JP2010516593A - 3D automation selection module - Google Patents

3D automation selection module Download PDF

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Publication number
JP2010516593A
JP2010516593A JP2009547342A JP2009547342A JP2010516593A JP 2010516593 A JP2010516593 A JP 2010516593A JP 2009547342 A JP2009547342 A JP 2009547342A JP 2009547342 A JP2009547342 A JP 2009547342A JP 2010516593 A JP2010516593 A JP 2010516593A
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JP
Japan
Prior art keywords
conveyor
rack
storage system
vertical transport
goods
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Legal status (The legal status is an assumption and is not a legal conclusion. Google has not performed a legal analysis and makes no representation as to the accuracy of the status listed.)
Pending
Application number
JP2009547342A
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Japanese (ja)
Inventor
ソボタ,エリザベス
バスティアン,ウィリアム・エイ,ザ・セカンド
Original Assignee
バスティアン・マテリアル・ハンドリング・エルエルシー
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Publication date
Priority to US11/626,869 priority Critical patent/US8276739B2/en
Application filed by バスティアン・マテリアル・ハンドリング・エルエルシー filed Critical バスティアン・マテリアル・ハンドリング・エルエルシー
Priority to PCT/US2008/050501 priority patent/WO2008091733A2/en
Publication of JP2010516593A publication Critical patent/JP2010516593A/en
Application status is Pending legal-status Critical

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    • BPERFORMING OPERATIONS; TRANSPORTING
    • B65CONVEYING; PACKING; STORING; HANDLING THIN OR FILAMENTARY MATERIAL
    • B65GTRANSPORT OR STORAGE DEVICES, e.g. CONVEYORS FOR LOADING OR TIPPING, SHOP CONVEYOR SYSTEMS OR PNEUMATIC TUBE CONVEYORS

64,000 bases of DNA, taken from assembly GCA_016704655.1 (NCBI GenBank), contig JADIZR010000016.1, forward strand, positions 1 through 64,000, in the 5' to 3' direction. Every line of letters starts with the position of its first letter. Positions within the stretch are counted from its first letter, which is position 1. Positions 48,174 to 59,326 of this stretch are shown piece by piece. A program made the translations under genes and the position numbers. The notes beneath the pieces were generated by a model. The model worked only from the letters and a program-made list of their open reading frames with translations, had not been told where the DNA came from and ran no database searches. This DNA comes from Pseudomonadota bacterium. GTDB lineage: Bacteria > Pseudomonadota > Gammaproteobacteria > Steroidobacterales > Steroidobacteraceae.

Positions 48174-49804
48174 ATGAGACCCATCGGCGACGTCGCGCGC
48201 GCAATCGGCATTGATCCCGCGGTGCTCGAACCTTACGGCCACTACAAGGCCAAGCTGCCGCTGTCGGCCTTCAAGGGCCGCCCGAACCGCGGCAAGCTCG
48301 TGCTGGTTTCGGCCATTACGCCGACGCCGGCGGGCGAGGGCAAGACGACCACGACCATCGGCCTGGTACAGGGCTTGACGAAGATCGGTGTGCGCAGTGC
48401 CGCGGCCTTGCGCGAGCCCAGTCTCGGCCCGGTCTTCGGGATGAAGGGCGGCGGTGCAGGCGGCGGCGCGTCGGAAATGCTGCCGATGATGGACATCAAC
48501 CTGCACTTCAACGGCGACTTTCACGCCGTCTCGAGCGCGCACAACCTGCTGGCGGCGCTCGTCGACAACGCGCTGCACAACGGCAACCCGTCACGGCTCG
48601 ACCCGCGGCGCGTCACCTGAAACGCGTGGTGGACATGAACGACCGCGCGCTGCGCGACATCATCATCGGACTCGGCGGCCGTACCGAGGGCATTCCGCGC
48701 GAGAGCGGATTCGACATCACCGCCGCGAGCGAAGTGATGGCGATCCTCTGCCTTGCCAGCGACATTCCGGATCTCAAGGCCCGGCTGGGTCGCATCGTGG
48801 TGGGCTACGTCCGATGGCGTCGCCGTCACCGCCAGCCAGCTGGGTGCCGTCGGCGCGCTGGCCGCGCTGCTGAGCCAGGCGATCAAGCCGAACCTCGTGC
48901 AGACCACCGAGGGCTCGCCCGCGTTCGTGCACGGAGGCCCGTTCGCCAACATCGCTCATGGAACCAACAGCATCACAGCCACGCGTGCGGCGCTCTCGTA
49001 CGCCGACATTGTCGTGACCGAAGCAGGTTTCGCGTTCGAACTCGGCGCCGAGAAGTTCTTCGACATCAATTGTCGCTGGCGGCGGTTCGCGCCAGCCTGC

• B65G1/00Storing articles, individually or in orderly arrangement, in warehouses or magazines
    • B65G1/02Storage devices
    • B65G1/04Storage devices mechanical
    • B65G1/137Storage devices mechanical with arrangements or automatic control means for selecting which articles are to be removed
    • B65G1/1373Storage devices mechanical with arrangements or automatic control means for selecting which articles are to be removed for fulfilling orders in warehouses
    • B65G1/1376Storage devices mechanical with arrangements or automatic control means for selecting which articles are to be removed for fulfilling orders in warehouses the orders being assembled on a commissioning conveyor
    • BPERFORMING OPERATIONS; TRANSPORTING
    • B65CONVEYING; PACKING; STORING; HANDLING THIN OR FILAMENTARY MATERIAL
    • B65GTRANSPORT OR STORAGE DEVICES, e.g. CONVEYORS FOR LOADING OR TIPPING, SHOP CONVEYOR SYSTEMS OR PNEUMATIC TUBE CONVEYORS
    • B65G1/00Storing articles, individually or in orderly arrangement, in warehouses or magazines
    • B65G1/02Storage devices
    • B65G1/026Racks equipped with a displaceable load carrying surface to facilitate loading or unloading
    • BPERFORMING OPERATIONS; TRANSPORTING
    • B65CONVEYING; PACKING; STORING; HANDLING THIN OR FILAMENTARY MATERIAL
    • B65GTRANSPORT OR STORAGE DEVICES, e.g. CONVEYORS FOR LOADING OR TIPPING, SHOP CONVEYOR SYSTEMS OR PNEUMATIC TUBE CONVEYORS
    • B65G1/00Storing articles, individually or in orderly arrangement, in warehouses or magazines
    • B65G1/02Storage devices
    • B65G1/04Storage devices mechanical
    • B65G1/12Storage devices mechanical with separate article supports or holders movable in a closed circuit to facilitate insertion or removal of articles the articles being books, documents, forms or the like
    • B65G1/133Storage devices mechanical with separate article supports or holders movable in a closed circuit to facilitate insertion or removal of articles the articles being books, documents, forms or the like the circuit being confined in a horizontal plane
    • BPERFORMING OPERATIONS; TRANSPORTING
    • B65CONVEYING; PACKING; STORING; HANDLING THIN OR FILAMENTARY MATERIAL
    • B65GTRANSPORT OR STORAGE DEVICES, e.g. CONVEYORS FOR LOADING OR TIPPING, SHOP CONVEYOR SYSTEMS OR PNEUMATIC TUBE CONVEYORS
    • B65G1/00Storing articles, individually or in orderly arrangement, in warehouses or magazines
    • B65G1/02Storage devices
    • B65G1/04Storage devices mechanical
    • B65G1/137Storage devices mechanical with arrangements or automatic control means for selecting which articles are to be removed
    • B65G1/1373Storage devices mechanical with arrangements or automatic control means for selecting which articles are to be removed for fulfilling orders in warehouses
    • B65G1/1375Storage devices mechanical with arrangements or automatic control means for selecting which articles are to be removed for fulfilling orders in warehouses the orders being assembled on a commissioning stacker-crane or truck